I'd like to add the voice of small and start-up businesses to the fantastic Big Lottery Fund debate on 'the future of doing good'.
In the report framing this debate, Sonia Sodha discussed the role of the private sector in 'doing good' and the importance of communities. Businesses of all sizes, and the markets they belong to, are driven to compete by the profit motive. But as the report suggests, there is a trade-off: 'competition v collaboration'.
What then is the "business community" that is so often referred to, how can it 'do good' and what is its social value?
When we hear that phrase we tend to think about the bosses of FTSE-100 companies, quarterly performance reports, and iconic clusters like Canary Wharf and the Square Mile. Yet the UK's business community is far more diverse. What's more, companies don't necessarily need to have massive economies of scale and huge corporate investment programmes to 'do good'; good can be achieved by businesses large and small, through partnership working and the sharing of ideas.
In my experience working for Camden Town Unlimited, a Business Improvement District (BID) elected by local companies, community has been at the heart of what we do. We are one of 50 BIDs across London helping to do good by working with businesses to improve our local areas.
Quite simply, our objective in Camden is to make the area a better place to work, shop and visit. We do this by pooling the resources of the area's companies and delivering a shared vision for regeneration. Yet generally, people fail to see the integral role business can play in the concept of 'community'.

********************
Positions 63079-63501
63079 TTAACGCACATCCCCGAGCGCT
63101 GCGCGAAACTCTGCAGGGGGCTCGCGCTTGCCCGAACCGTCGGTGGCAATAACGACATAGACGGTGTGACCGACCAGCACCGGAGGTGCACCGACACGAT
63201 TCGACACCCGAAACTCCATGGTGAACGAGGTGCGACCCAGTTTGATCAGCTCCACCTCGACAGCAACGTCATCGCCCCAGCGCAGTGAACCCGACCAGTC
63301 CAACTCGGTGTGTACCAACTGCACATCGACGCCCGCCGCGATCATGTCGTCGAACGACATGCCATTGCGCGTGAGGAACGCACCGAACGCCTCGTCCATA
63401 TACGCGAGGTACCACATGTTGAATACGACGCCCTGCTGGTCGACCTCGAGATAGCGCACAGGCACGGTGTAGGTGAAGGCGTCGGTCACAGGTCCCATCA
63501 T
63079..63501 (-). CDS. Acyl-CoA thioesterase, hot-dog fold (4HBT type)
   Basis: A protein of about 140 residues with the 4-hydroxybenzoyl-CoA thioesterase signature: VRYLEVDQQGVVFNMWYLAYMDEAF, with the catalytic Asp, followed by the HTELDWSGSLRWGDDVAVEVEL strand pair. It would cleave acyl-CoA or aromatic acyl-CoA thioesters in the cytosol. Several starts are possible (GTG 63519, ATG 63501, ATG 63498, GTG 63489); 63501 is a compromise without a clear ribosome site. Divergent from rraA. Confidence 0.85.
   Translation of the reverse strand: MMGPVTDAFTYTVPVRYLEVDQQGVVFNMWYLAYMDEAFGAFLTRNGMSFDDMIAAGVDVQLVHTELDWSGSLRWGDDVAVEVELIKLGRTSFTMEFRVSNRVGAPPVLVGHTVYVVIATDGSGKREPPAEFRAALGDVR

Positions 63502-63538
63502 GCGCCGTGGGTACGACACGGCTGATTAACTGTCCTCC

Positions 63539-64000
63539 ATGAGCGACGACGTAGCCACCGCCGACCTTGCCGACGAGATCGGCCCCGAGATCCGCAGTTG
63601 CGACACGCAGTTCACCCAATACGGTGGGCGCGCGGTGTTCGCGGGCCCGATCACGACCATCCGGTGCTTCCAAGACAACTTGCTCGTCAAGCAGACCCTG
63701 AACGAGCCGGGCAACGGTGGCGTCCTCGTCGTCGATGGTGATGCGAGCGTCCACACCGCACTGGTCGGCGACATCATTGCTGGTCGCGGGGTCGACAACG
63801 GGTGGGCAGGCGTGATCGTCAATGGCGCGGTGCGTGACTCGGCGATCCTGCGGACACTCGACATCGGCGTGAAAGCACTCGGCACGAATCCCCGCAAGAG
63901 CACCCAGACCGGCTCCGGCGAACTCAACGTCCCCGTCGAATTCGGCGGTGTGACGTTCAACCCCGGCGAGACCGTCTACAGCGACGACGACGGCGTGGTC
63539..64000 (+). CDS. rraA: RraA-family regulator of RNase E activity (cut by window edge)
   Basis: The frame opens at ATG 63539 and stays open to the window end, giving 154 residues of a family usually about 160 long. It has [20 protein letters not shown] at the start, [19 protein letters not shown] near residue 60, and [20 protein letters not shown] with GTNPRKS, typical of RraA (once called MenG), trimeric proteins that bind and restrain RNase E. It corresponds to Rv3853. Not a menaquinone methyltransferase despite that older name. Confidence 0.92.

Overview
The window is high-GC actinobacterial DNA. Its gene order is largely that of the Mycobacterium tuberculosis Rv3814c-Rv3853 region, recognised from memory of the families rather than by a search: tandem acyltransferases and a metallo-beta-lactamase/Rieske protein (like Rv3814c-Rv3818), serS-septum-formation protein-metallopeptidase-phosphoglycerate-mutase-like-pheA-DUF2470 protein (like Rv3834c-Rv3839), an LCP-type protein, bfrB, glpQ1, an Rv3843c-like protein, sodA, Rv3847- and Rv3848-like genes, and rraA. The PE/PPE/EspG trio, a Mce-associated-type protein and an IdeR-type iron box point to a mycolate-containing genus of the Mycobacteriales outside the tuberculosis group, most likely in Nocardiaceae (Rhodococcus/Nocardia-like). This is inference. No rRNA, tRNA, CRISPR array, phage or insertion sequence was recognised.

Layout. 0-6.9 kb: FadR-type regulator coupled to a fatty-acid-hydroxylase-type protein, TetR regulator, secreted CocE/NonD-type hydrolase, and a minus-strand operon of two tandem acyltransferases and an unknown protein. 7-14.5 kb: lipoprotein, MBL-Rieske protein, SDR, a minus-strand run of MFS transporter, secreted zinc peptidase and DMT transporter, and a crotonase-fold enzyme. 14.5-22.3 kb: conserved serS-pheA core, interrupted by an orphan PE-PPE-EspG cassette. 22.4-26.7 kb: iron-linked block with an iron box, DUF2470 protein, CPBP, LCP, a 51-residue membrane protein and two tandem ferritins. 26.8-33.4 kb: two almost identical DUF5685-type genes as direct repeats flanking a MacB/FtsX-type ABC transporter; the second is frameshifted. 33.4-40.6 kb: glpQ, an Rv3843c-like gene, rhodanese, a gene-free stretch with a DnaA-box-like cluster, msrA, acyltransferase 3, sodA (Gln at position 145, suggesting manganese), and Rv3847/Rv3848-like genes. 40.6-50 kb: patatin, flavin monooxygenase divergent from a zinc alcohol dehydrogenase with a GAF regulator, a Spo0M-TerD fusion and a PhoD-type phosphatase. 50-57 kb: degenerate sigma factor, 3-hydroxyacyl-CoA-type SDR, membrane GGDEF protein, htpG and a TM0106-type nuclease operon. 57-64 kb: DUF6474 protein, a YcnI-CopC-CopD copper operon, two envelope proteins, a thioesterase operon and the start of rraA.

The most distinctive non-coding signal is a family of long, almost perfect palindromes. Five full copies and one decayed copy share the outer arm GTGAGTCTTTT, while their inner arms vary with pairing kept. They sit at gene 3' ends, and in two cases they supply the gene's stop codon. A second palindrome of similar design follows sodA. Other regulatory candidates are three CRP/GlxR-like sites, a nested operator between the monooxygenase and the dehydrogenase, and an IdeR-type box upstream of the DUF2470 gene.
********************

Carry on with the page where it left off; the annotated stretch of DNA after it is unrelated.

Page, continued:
I began to realise what the term 'business community' meant when we embarked on the Camden Collective project. Now one of our flagship initiatives, this provides subsidised co-working spaces and training academies for creative start-up businesses. These workspaces are small hubs offering a shared space where people can develop, ideas can be exchanged and innovation can take place.
Alongside Camden Collective, the projects we have worked on with local businesses have involved building coalitions of support with the private and social sectors. We receive grant funding from the Mayor's Office to improve the local area and transform the high street. We have worked with Transport for London to ensure major infrastructure support local communities, and ultimately we worked with our business members to establish our local priorities.
My view is that the 'business community' is certainly alive and well in my local area, and in other urban pockets around UK - particularly where public-private partnerships like BIDs have been set up.